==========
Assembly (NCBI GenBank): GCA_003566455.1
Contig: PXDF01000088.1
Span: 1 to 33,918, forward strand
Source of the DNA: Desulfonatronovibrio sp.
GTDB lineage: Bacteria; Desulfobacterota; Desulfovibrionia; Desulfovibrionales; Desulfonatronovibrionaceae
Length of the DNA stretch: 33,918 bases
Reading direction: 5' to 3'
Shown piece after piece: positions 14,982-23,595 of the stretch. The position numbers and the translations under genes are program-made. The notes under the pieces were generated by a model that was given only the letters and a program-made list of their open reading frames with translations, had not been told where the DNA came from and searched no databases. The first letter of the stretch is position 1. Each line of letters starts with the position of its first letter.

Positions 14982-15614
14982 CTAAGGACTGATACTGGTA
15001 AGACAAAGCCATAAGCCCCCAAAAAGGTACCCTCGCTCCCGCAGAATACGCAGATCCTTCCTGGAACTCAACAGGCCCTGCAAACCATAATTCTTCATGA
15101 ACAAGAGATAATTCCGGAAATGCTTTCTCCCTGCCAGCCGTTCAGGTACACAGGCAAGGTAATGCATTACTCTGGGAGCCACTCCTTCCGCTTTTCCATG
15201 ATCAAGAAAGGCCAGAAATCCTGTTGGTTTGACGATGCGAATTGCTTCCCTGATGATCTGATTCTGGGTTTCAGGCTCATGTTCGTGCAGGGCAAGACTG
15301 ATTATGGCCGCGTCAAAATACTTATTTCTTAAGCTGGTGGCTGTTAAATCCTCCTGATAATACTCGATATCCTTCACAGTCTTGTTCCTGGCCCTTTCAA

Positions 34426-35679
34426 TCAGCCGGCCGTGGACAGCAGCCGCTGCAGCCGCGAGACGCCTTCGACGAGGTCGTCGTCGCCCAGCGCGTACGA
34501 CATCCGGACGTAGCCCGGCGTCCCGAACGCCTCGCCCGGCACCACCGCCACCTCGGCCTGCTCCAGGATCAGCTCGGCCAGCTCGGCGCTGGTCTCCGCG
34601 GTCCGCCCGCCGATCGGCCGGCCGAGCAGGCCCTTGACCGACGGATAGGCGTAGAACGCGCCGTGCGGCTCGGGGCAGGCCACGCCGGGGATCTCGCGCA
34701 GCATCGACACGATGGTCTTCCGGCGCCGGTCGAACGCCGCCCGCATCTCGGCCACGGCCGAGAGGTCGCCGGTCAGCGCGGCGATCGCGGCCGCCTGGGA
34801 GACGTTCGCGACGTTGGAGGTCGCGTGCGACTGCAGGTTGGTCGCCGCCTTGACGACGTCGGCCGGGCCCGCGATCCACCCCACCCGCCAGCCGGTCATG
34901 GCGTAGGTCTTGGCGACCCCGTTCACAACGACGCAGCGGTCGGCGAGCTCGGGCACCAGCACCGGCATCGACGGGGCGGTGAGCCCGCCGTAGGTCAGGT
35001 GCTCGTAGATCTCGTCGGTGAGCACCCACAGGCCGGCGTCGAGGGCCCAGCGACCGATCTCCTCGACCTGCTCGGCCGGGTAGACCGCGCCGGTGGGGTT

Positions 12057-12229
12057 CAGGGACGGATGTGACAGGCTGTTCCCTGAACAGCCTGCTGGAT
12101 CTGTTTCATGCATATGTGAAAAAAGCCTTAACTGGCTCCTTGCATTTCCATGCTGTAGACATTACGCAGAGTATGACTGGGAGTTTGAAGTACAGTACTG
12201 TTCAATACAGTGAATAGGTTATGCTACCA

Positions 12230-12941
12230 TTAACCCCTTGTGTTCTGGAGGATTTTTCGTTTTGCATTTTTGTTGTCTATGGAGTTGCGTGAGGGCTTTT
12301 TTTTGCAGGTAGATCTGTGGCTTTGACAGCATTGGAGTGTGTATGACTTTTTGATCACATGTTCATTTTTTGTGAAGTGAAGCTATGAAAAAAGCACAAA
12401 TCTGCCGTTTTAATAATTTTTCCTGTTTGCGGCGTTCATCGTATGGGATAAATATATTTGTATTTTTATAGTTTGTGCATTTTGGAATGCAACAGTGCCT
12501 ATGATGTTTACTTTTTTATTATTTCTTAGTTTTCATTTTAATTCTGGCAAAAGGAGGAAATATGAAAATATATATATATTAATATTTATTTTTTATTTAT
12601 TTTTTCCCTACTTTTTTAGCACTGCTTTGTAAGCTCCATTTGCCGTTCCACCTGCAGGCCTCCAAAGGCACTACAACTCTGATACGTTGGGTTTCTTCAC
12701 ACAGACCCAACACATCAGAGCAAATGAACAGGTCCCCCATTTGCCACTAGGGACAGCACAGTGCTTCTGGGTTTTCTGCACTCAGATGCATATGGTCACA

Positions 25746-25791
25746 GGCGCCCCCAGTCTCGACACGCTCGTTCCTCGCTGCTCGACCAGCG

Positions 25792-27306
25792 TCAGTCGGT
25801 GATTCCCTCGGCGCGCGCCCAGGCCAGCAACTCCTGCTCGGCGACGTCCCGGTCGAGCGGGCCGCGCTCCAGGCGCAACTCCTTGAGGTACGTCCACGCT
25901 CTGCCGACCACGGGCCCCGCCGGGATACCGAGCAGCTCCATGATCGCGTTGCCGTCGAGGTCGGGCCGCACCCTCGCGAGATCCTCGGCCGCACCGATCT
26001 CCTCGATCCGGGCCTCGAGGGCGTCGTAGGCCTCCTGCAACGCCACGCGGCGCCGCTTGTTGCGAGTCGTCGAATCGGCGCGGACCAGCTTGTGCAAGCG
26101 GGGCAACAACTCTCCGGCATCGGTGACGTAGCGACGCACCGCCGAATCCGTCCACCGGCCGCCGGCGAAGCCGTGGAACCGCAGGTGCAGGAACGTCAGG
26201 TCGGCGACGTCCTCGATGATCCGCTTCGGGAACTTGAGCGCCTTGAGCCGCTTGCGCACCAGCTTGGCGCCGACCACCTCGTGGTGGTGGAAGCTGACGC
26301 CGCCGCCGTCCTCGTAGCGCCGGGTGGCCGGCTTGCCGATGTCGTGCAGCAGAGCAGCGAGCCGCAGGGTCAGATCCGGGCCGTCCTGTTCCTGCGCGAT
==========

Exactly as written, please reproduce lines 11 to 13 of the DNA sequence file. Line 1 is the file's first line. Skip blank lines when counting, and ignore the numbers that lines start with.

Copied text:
15001 AGACAAAGCCATAAGCCCCCAAAAAGGTACCCTCGCTCCCGCAGAATACGCAGATCCTTCCTGGAACTCAACAGGCCCTGCAAACCATAATTCTTCATGA
15101 ACAAGAGATAATTCCGGAAATGCTTTCTCCCTGCCAGCCGTTCAGGTACACAGGCAAGGTAATGCATTACTCTGGGAGCCACTCCTTCCGCTTTTCCATG
15201 ATCAAGAAAGGCCAGAAATCCTGTTGGTTTGACGATGCGAATTGCTTCCCTGATGATCTGATTCTGGGTTTCAGGCTCATGTTCGTGCAGGGCAAGACTG